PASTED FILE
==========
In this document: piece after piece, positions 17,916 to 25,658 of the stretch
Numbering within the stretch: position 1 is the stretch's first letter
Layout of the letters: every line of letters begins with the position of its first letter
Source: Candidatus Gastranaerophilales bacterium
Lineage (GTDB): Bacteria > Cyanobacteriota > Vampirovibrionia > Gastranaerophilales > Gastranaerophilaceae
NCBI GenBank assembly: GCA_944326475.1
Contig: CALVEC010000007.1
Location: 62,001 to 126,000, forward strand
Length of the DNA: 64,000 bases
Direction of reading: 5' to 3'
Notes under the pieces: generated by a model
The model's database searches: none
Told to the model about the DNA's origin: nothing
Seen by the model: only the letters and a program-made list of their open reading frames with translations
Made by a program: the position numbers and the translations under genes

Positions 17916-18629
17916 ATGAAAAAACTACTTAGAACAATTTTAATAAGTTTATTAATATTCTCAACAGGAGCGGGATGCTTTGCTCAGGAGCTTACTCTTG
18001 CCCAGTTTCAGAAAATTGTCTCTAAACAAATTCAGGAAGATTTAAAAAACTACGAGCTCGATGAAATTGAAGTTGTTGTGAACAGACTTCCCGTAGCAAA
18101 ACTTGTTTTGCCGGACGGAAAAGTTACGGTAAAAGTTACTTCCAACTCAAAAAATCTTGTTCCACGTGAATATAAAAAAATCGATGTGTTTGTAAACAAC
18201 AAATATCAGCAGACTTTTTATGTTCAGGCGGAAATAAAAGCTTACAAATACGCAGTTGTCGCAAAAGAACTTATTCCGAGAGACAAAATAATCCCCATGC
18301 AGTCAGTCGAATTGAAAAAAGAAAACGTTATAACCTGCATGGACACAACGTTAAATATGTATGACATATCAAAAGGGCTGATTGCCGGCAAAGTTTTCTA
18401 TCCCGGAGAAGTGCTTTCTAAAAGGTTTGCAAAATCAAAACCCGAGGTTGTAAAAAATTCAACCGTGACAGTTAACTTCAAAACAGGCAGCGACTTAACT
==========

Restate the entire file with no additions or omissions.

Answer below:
In this document: piece after piece, positions 17,916 to 25,658 of the stretch
Numbering within the stretch: position 1 is the stretch's first letter
Layout of the letters: every line of letters begins with the position of its first letter
Source: Candidatus Gastranaerophilales bacterium
Lineage (GTDB): Bacteria > Cyanobacteriota > Vampirovibrionia > Gastranaerophilales > Gastranaerophilaceae
NCBI GenBank assembly: GCA_944326475.1
Contig: CALVEC010000007.1
Location: 62,001 to 126,000, forward strand
Length of the DNA: 64,000 bases
Direction of reading: 5' to 3'
Notes under the pieces: generated by a model
The model's database searches: none
Told to the model about the DNA's origin: nothing
Seen by the model: only the letters and a program-made list of their open reading frames with translations
Made by a program: the position numbers and the translations under genes

Positions 17916-18629
17916 ATGAAAAAACTACTTAGAACAATTTTAATAAGTTTATTAATATTCTCAACAGGAGCGGGATGCTTTGCTCAGGAGCTTACTCTTG
18001 CCCAGTTTCAGAAAATTGTCTCTAAACAAATTCAGGAAGATTTAAAAAACTACGAGCTCGATGAAATTGAAGTTGTTGTGAACAGACTTCCCGTAGCAAA
18101 ACTTGTTTTGCCGGACGGAAAAGTTACGGTAAAAGTTACTTCCAACTCAAAAAATCTTGTTCCACGTGAATATAAAAAAATCGATGTGTTTGTAAACAAC
18201 AAATATCAGCAGACTTTTTATGTTCAGGCGGAAATAAAAGCTTACAAATACGCAGTTGTCGCAAAAGAACTTATTCCGAGAGACAAAATAATCCCCATGC
18301 AGTCAGTCGAATTGAAAAAAGAAAACGTTATAACCTGCATGGACACAACGTTAAATATGTATGACATATCAAAAGGGCTGATTGCCGGCAAAGTTTTCTA
18401 TCCCGGAGAAGTGCTTTCTAAAAGGTTTGCAAAATCAAAACCCGAGGTTGTAAAAAATTCAACCGTGACAGTTAACTTCAAAACAGGCAGCGACTTAACT